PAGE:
An archeological team from Saint Mary’s University will travel to France this summer to use ground-penetrating radar and other technology to assist a United States defence agency recover and identify military personnel missing since the Second World War.
The team from the anthropology department at the Halifax university has agreed to work with the Defense POW/MIA Accounting Agency, which is responsible for identifying the remains of missing soldiers, sailors and aircrew from past conflicts.
Anthropology professor Jonathan Fowler, one of Canada’s leading researchers in archeological geophysics and remote sensing, said he received an email “kinda out of the blue” from the director of the U.S. agency in 2017.
The email, he said, “told us that their mandate is so vast that they are always looking for partners to help do this work,” Fowler said in an interview. “Word had gotten out on what we were doing so we came up on their radar and they reached out.”
The professor works with ground-penetrating radar, which uses radio waves to locate the depth of buried objects. He also uses magnetic surveys and aerial lidar mapping, which uses lasers to map the surface of the earth.
Fowler’s previous research was used to map burials associated with the 1873 sinking of the SS Atlantic near Lower Prospect, N.S., and to identify nearly 300 unmarked graves in the pre-deportation Acadian cemetery at Grand-Pre National Historic Site. He was also called to help the Sipekne’katik First Nation in Nova Scotia locate potential graves at the former Shubenacadie Indian Residential School site.
“We worked with Saint Mary’s to create a proper memorandum of understanding with our American colleagues, and now we are embarking on this new collaboration,” Fowler said.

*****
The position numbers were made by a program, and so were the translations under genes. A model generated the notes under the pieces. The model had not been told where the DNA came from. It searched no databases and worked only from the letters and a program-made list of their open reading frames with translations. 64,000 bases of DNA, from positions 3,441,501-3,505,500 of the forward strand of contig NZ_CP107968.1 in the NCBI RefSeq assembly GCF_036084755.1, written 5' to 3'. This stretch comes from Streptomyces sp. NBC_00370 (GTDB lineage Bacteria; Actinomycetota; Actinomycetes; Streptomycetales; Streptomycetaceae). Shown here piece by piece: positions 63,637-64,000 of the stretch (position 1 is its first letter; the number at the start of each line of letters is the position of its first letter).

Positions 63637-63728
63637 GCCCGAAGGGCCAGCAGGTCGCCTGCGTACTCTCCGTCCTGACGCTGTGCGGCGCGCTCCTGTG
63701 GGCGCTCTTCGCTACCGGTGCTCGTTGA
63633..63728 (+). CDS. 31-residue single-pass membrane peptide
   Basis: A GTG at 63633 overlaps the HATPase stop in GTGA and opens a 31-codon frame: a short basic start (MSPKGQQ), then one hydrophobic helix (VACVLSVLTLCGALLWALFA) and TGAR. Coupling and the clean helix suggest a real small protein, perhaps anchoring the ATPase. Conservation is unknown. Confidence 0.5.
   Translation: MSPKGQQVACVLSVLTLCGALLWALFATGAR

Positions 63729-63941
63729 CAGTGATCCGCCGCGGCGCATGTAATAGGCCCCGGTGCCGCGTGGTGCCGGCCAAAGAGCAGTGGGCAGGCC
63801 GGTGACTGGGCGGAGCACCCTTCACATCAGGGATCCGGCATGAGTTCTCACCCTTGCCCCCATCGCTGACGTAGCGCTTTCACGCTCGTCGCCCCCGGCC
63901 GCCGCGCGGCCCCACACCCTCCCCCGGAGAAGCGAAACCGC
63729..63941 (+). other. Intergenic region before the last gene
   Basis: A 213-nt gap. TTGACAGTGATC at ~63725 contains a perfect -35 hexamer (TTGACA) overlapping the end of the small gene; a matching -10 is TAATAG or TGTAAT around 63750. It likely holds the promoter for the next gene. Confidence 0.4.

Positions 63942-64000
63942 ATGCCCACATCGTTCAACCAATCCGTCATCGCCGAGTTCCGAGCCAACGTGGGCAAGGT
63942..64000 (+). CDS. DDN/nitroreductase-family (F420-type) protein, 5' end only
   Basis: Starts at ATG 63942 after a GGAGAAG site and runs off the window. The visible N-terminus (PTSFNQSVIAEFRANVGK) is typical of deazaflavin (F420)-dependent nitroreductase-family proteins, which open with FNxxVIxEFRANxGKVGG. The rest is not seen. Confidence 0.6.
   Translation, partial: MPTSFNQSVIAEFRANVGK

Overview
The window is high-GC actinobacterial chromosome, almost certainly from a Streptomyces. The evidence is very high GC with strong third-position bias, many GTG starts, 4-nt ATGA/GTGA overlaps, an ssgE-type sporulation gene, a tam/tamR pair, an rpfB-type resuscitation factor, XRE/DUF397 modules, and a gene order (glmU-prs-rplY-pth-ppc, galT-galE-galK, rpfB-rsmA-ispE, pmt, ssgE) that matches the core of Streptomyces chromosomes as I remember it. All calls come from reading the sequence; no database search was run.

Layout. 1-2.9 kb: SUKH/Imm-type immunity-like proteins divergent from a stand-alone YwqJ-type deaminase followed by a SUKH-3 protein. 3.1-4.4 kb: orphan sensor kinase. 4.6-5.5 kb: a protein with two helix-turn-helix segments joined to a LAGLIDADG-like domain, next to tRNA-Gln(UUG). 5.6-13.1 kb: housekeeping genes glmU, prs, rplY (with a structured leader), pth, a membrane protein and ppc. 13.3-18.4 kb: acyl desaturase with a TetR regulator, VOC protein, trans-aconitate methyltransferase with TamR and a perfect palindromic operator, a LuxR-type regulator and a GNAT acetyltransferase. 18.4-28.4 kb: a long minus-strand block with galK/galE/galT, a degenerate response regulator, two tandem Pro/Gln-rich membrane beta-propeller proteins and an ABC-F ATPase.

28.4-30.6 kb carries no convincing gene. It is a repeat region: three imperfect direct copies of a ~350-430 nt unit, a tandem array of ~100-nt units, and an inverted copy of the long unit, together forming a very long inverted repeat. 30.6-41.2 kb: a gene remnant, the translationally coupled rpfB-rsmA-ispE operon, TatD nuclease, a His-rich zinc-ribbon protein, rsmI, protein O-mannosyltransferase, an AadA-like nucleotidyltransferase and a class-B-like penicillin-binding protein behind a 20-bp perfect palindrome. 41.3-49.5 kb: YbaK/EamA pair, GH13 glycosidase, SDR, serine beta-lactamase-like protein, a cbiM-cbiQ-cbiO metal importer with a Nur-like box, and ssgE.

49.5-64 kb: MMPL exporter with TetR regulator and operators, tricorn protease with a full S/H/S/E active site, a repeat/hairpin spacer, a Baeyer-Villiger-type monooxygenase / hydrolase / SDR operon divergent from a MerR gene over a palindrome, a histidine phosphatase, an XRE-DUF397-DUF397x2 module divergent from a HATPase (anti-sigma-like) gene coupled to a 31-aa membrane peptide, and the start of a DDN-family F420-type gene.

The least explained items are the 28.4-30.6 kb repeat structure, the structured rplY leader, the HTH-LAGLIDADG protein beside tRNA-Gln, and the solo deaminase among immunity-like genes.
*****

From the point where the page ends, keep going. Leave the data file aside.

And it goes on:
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Fowler said the university’s technology was intriguing to the U.S. agency, which doesn’t normally use radar or magnetic surveys at most of its dig sites.
“They initially came to us looking for traditional boots on the ground, field technician-type assistance,” he said. “In our conversations with them we pointed out that there are all sorts of things you might gain from trying these (relatively) new technologies.”
Saint Mary’s adjunct professor Aaron Taylor is to direct the first field project, scheduled for July, which will focus on a Second World War bomber crash site in northwestern France. Taylor said he will be taking with him a crew of 16, including eight of the most qualified students from across Canada.
It’s likely the team will find some remains, he said, because of the meticulous research the U.S. agency has already done in France.
“This site has been investigated and based on the records and the mission report it’s been viewed that there is someone in the debris,” Taylor said. “We are assigned to try to find enough bone material to make an identification.”
The professor said any material found at the site will be sent to a lab in Hawaii, which will conduct the painstaking process of identification.
Taylor, who has a passion for military history, said it frustrates him that Canada doesn’t have a similar program to find its missing in action. Instead, he said, Canada employs a forensic anthropologist — working with a small budget — to identify remains of missing military personnel who are unintentionally unearthed, usually by farmers and construction developers and mostly in European battlefields.
Taylor said there are 1,855 Canadian aircrew who are listed as missing in action.
“We know where a lot of these crashes are, they’re in after-action mission reports,” he said. “So my ultimate goal is to have a program for Canada. We have a sacred duty to when possible bring our missing home and provide closure to their families.”
According to its website, the Defense POW/MIA Accounting Agency searches for missing personnel from the Second World War, the Korean War, the Vietnam War, the Gulf Wars and other recent conflicts. The agency says more than 81,500 American service personnel remain missing.
This report by The Canadian Press was first published Feb. 1, 2023.